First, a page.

When I look at it from their perspective, I can see how that raised some red flags. They were worried that I had just given up on my goals to be a hippie and follow what’s left of the Grateful Dead. (Which is a completely valid concern because they’re not wrong!)

I’d given up on my goal of making a ton of money in the corporate world…  but in its place, I’d made new goals.

A huge one is to build a life that I love and to break free of the confines of the 9-5. This lifestyle shift was meant to challenge us physically and emotionally while satisfying our desire to see the beauty of the world.

[clickToTweet tweet=”This lifestyle shift was meant to challenge us physically and emotionally while satisfying our desire to see the beauty of the world.” quote=”This lifestyle shift was meant to challenge us physically and emotionally while satisfying our desire to see the beauty of the world.”]

Our main goal was to start seeking out the right path in life, instead of just mindlessly continuing on the path we were on because it was easy.

If I could go back in time and be a little more tactful about how I told my parents about our major life change, I’d definitely do it. I would have come up with a more impressive explanation of what we were planning on doing, as well as all the reasons behind it. I really wanted them to be happy for me, but deep down I knew they’d freak out. I should have listened to my gut and planned for that. Hindsight is 20/20 I guess!

A few words of wisdom when breaking the news

RVing couple ran into roadblocks when telling their family about full time RVing

Since my poor handling of the situation caused me so much stress and many sleepless nights, I wanted to share some words of wisdom with anyone who may be thinking about coming out about full-time travel.

  • There will be people who don’t get it.
  • Others won’t be happy for you.
  • And some people may even be downright mean to you regarding your decision to drop out of the rat race (almost as if what you’re doing diminishes their own lifestyle… which obviously, it doesn’t).

The overwhelming majority of people you tell, however, will be so supportive and happy for you! Until I started writing about our journey, I never realized the number of people that longed to throw all of their stuff in an RV and hit the road. I’ve had more strangers and random people from my past contact me than I ever could have imagined.

[You may also like: How to find stunning and cheap RV campsites]

Regardless of the reactions you get, if you feel like traveling full time is the right thing for you… then go for it. If you think it’s that one thing that will make your heart swell, then by all means – pursue that as fully as you can. As long as you’re embarking on a life of travel for the right reasons… don’t let the haters get you down! Start building a life that you love!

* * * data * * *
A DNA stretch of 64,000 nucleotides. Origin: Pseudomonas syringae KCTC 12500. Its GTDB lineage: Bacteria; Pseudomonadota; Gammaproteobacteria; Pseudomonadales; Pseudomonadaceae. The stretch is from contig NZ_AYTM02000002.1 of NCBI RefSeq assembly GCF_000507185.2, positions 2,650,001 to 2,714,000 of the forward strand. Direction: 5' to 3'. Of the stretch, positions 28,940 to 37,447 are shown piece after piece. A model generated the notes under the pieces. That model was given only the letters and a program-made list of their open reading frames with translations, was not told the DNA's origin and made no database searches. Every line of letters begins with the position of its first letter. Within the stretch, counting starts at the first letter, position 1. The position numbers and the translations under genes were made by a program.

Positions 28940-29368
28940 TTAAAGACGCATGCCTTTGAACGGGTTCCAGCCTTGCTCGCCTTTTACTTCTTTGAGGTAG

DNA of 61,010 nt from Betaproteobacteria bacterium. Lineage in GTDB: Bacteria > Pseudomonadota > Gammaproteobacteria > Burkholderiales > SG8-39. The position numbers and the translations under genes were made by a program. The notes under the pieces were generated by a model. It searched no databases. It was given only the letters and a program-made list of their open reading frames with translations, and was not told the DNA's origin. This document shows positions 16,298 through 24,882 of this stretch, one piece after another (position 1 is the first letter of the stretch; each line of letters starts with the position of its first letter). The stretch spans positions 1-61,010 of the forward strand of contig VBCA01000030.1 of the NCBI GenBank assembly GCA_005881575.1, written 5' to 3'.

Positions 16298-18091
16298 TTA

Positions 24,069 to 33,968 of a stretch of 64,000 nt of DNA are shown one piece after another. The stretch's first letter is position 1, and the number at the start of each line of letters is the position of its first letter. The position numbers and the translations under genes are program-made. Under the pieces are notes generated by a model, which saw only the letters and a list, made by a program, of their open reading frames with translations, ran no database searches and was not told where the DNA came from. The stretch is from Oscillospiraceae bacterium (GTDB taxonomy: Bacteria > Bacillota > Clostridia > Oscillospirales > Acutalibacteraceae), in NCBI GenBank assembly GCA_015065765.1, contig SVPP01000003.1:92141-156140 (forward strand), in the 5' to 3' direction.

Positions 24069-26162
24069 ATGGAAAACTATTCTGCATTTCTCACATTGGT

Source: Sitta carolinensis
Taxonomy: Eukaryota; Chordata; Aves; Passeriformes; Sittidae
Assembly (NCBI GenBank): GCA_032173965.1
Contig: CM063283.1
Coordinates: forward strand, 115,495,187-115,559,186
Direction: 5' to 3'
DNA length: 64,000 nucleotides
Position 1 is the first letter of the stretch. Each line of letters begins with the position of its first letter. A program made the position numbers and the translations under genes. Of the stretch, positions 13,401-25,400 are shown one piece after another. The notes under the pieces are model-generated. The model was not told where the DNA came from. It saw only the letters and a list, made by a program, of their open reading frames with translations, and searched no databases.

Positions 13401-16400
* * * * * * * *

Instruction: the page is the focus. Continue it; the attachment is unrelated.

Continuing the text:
If you’re on the fence with the idea of embarking on a life of travel, I recommend picking up a copy of the book Vagabonding by Rolf Potts.

It serendipitously was recommended to us by an amazing AirBnB host we stayed with, and 9 months later… we’re packing our bags! If we can do it, so can you!

For more about our story, check out my blog! https://thrivingintiedye.com

How to work remotely FREE email course!

Ditch your desk job and work from anywhere with my free 5-day course. You'll learn about the top remote work jobs, online skills you need, and what employers are looking for.

We won't send you spam. Unsubscribe at any time. (*You'll also be subscribed to The Wayward Home's email list, all about van life, RVing, sailing and living smaller. Welcome aboard!) Powered by ConvertKit

5 thoughts on “How to tell your parents you’re living in an RV”

  1. You have a fellow KSC alum in the Teton Valley, when your trip delivers you West (as all legit RV trips do) give me a shout

    Reply
  2. Although I didn’t quit my job to travel full-time in an RV (yet!) I definitely relate to family not understanding my unconventional choices. I graduated with a good degree from a good university and a year later I left that path to start an organic catering business – never having gone to culinary college or business school. I didn’t get the best support initially but over time they grew to understand my choices and be big cheerleaders of what I did. It’s not easy especially without support of those closest to you, so good for you for listening to your heart.

    Reply
  3. Always follow your heart,no matter what people think of you,or think how crazy it is.No one else should live YOUR dreams for you but YOU!

    Reply
  4. i am looking at retirement in January 2020 and taking a 24 month Partial lump some payment of about 32,600.00 and getting a used U-Haul truck to redo and live in while traveling to see all the state parks and other places and or family that i have not seen in 15 years.
    i figured 10,000.00 for the u-haul and another 9,000.00 for lumber and stove/refrigerator and toilet, and a solar system so i don’t have to relies on someone else’s power.

    Reply